toasting toast

Can we please talk about toast?

I think we NEED to talk about toast.

More than ever.

It’s come up as a subject at my house and with a friend or two in the last little while and I think that’s no accident, because there are no accidental toast conversations. There’s a reason it’s knocking on the window of my psyche.

Toast is sanity.

And comfort.

Not to mention that a well toasted piece of bread is something you remember for possibly ever.

For example, those people in the country, that farmhouse we visited, me and some friends when I was a teenager. One of my friends knew them, said they wouldn’t mind if we dropped by unannounced. It was late, something like 8:30 or 9 p.m. (even then I had an abbreviated sense of ‘late’). It was a couple, a man and a woman, much older than us, they might have been 40, and whether or not they minded us popping in at the wee hours wasn’t apparent. They welcomed us, put the kettle on, and made toast. I remember that little plate with six or eight or maybe ten slices, buttered, on the table of this almost rundown farmhouse kitchen. I can’t remember how it tasted, what stays with me is simply that they served toast. It seemed such an odd thing– why not cookies or a slice of cake, muffins, crackers and cheese? And yet… it was perfect. It was possibly all they had on hand. And it was something. And they wanted to offer something. And it was perfect.

But that’s not my first memory of toast. The first would be the cinnamon toast my sister taught me to make.

Simple recipe:

SLATHER gobs of butter on toasted bread.

Sprinkle heavily with brown sugar and cinnamon.

Take to big fat overstuffed chair.

Settle in to watch Gilligan’s Island.

In some elementary grade we were asked to write a short essay on How To (do something). Then we each had to stand and read what we’d written. I stood. I began with the title: How To Toast Toast. Before I’d read more than a line or two I noticed kids were laughing. I kept reading, happy the piece wasn’t as dull as I’d thought but when I was done the teacher had a kind of tsk tsk look on her face. How was it possible to toast toast she wanted to know. The implication being I hadn’t thought carefully enough about my subject before I launched into the writing. It actually took me a minute to understand everyone’s problem with it and even then all I could think was how is that more important than these valuable directions???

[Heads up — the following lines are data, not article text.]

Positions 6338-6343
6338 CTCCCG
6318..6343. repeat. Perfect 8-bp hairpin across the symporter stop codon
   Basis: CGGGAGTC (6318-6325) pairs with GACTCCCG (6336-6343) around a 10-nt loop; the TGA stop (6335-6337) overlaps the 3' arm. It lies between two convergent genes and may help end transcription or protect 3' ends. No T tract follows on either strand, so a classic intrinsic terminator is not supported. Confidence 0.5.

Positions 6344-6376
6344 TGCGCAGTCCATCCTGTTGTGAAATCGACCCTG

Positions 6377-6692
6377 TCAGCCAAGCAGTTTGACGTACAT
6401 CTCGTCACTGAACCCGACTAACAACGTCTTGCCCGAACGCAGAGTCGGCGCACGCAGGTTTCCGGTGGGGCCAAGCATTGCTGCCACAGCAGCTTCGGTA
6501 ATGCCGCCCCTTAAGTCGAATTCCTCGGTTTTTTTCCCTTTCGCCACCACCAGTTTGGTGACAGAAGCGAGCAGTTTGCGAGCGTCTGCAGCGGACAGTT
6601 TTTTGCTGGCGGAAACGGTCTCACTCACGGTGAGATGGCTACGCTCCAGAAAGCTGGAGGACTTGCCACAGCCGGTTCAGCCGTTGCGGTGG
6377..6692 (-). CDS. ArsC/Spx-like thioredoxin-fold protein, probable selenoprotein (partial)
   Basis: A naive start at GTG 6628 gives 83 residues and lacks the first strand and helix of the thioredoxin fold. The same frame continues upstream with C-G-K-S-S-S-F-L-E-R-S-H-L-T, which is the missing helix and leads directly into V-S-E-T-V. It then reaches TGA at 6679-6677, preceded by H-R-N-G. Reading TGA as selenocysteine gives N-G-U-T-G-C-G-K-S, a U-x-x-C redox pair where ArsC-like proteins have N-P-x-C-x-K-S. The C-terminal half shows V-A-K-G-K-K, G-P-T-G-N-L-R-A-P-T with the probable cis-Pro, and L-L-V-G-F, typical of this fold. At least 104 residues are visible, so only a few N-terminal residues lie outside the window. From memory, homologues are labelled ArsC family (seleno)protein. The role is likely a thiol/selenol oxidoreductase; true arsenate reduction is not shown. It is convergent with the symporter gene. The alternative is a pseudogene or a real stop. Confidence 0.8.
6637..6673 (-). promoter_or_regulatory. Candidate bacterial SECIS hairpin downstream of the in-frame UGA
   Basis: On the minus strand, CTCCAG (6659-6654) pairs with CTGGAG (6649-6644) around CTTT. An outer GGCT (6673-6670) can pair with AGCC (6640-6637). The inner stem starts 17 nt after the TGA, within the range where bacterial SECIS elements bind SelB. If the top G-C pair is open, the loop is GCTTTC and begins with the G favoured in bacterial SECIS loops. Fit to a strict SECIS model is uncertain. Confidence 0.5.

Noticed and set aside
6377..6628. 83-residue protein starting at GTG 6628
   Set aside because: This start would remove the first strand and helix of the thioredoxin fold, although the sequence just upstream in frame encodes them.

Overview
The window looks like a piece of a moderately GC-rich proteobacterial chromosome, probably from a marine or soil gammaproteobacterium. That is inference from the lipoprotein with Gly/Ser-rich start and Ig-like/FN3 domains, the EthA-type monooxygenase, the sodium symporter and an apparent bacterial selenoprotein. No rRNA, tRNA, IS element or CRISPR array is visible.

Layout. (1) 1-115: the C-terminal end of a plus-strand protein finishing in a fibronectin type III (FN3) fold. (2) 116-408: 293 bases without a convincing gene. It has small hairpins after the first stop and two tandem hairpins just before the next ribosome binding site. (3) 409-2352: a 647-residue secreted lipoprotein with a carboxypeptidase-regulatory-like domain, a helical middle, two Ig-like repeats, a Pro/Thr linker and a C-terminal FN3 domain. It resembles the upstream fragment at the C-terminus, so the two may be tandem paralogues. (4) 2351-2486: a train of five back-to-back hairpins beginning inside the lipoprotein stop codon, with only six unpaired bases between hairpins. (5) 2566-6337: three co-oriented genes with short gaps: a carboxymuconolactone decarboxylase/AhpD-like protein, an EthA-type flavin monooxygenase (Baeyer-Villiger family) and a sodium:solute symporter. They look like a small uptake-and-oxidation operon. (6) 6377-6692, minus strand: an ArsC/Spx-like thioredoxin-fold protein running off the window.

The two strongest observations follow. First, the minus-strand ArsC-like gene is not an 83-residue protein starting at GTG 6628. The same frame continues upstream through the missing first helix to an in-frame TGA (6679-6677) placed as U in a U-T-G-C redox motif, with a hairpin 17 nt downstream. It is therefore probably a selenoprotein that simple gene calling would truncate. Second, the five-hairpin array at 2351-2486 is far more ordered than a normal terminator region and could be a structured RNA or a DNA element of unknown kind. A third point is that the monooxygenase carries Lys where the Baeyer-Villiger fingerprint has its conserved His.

When my sister moved out to what I thought was a wonderfully derelict furnished apartment that she entirely Lysol sprayed, the kitchen had one of those ancient toasters with ‘wings’ that come down and you lay the bread in, toasting one side of it at a time. It had a thick cord wrapped in frayed black fabric and it felt a little like taking your life in your hands every time you used it but it made the BEST toast ever.

Sometimes, if the stars are aligned just so, you can stumble upon a diner that makes toast almost as good as a winged toaster.

Fast forward decades to the hills above Penticton, B.C. where once upon a time lived a man with a donkey and a mill, who made such exquisite loaves of sourdough that when toasted could make you cry and we stuffed our suitcases with it and have forever called it, and any good toasted sourdough since… donkey bread.

So many other tidbits… the love you can express with a heart-shaped piece of toast, for example. TOAST FINGERS, or soldiers as they’re called in the UK where I first encountered them. And speaking of the UK, the way they do so much ‘on toast’ that toast should have its own food network.

A British friend has only recently informed me that there is something called a toasting fork. People use it for marshmallows and sausages as well. But I wouldn’t. I would dedicate such a noble stick solely to bread because I trust said friend who assures me that done properly there is no better way to toast toast than this.

Yes, that’s right, I said it, Ms. Thingy from whatever grade that was and who will forever be part of my toasted memories.